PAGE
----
The Scapa Flow Landscape Partnership Scheme

 

Hoxa Batteries, South Ronaldsay

Hoxa Head boasts substantial military remains from WWI and WWII. In 1915 four 4 inch Quick Firing guns were installed here, to match those already in place at Stanger Head, Flotta, and a boom stretched between the two headlands. In 1916 a new battery was constructed, armed with two 6 inch Quick Firing guns capable of covering Switha Sound. The 6 inch emplacements were built over in WWII but the 4 inch emplacements and magazines can still be seen.
 
In the months preceding WWII, work began on a number of sites in Orkney to build batteries that would be ready when war came. Hoxa, armed with two 6 inch BL Mk 7 guns, was ready for action in September 1939, and its primary role was to prevent enemy vessels entering Scapa Flow through Hoxa Sound. Once again, it operated in tandem with the battery at Stanger inFlotta, with a surface boom betwen them. Placed into Care and Maintenance in 1943, the battery was maintained until 1948 
when the huts from the camp were sold off. Many of the battery buildings are still visible, including the gun emplacements, the magazines and the Battery Observation Post.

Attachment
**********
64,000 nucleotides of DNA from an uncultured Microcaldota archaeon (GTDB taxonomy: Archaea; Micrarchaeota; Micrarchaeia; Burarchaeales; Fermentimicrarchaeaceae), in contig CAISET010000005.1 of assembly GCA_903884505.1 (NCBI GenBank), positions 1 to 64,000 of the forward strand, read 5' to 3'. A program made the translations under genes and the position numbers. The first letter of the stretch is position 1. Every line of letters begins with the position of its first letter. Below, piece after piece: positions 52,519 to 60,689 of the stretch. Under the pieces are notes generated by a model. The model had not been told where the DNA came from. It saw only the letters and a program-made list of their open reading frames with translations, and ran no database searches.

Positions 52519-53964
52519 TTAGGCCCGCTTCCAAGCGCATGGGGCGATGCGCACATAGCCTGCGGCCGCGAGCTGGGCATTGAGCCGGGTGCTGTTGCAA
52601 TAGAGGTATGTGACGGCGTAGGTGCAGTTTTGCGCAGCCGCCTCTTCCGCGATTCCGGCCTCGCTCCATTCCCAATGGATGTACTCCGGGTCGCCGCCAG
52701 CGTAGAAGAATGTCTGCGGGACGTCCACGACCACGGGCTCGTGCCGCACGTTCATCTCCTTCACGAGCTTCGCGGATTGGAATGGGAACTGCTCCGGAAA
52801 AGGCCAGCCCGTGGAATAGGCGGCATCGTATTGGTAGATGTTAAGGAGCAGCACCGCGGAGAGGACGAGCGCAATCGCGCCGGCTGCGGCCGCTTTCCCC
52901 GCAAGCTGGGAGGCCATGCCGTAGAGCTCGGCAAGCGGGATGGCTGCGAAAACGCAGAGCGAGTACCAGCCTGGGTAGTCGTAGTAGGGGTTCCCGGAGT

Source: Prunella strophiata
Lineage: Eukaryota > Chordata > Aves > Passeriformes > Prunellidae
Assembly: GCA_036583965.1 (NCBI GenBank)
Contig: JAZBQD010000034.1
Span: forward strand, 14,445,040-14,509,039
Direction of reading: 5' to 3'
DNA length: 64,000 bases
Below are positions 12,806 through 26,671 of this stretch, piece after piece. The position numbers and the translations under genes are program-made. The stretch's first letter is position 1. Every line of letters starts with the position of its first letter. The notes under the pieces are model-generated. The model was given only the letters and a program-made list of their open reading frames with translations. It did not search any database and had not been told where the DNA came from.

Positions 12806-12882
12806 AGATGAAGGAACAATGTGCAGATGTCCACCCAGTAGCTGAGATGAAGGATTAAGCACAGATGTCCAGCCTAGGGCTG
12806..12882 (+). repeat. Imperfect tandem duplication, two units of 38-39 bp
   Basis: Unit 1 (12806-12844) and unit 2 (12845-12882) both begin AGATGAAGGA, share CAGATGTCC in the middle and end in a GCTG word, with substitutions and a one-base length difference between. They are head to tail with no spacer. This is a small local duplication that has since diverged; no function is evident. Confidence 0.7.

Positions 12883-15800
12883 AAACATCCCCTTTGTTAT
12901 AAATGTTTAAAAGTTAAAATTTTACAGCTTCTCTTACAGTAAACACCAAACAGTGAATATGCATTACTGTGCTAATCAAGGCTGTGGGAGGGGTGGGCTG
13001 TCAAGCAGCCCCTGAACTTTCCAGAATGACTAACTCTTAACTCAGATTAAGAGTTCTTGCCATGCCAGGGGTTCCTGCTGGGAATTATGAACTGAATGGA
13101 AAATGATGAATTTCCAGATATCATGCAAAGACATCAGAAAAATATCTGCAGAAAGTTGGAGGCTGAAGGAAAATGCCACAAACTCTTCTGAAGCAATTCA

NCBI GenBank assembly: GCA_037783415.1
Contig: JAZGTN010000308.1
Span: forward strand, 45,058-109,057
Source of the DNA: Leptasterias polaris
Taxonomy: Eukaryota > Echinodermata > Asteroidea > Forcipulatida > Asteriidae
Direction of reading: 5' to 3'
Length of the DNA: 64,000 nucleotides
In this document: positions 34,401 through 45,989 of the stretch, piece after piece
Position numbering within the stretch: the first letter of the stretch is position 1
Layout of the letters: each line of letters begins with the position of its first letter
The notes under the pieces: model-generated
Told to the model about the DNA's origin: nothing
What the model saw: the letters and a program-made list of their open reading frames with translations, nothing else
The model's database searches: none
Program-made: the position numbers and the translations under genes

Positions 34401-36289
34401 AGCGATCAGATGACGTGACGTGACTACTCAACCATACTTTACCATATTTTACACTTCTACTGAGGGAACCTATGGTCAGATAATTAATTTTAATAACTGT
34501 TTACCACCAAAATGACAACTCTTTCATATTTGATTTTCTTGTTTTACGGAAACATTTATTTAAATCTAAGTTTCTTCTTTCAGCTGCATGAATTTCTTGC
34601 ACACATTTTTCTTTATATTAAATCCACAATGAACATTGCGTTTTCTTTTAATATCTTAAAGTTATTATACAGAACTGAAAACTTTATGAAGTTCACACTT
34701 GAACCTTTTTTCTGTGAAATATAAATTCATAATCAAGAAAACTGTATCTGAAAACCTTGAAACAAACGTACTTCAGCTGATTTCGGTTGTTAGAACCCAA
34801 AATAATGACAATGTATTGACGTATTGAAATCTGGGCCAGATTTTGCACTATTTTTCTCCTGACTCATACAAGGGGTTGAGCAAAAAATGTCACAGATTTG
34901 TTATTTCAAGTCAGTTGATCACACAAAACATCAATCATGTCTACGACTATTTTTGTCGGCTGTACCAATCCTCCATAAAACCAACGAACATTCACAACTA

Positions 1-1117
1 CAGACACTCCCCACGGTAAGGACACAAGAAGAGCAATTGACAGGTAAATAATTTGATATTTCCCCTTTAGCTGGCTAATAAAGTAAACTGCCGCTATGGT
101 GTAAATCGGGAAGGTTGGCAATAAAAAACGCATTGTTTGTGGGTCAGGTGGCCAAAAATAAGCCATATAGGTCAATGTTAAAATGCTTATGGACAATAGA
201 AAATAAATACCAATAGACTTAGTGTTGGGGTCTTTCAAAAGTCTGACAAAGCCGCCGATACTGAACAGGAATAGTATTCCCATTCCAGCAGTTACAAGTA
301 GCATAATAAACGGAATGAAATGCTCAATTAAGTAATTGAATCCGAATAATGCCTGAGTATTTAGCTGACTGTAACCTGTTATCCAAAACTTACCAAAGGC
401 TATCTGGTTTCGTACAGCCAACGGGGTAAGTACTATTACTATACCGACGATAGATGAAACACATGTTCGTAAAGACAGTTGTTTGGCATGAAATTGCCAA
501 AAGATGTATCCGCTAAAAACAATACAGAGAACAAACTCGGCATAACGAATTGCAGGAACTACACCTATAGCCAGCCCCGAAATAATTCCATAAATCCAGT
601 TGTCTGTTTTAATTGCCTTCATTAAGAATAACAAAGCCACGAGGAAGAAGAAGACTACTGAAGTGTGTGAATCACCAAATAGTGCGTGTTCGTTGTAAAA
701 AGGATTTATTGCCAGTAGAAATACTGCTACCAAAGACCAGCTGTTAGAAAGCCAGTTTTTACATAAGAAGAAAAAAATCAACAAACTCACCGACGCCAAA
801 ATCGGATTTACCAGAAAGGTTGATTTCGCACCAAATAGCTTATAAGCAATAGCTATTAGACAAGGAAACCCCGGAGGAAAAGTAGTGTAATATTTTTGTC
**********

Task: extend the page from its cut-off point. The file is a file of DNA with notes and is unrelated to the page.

Overlooking one of the main approaches to Scapa Flow, the extensive site at Hoxa Head boasts remains from both World Wars. Gun and searchlight emplacements as well as observation towers can be seen. Although privately owned, visitors are not discouraged but do respect the site and close all gates as you pass. There is a good walk arund the site, the views are splendid and there is muc hwildlife to be seen. To find out more about this site log on to http://canmore.rcahms.gov.uk/en/site/9622/details/south+ronaldsay+hoxa+head+balfour+battery

Copyright 2011 Scapa Flow Landscape Partnership Scheme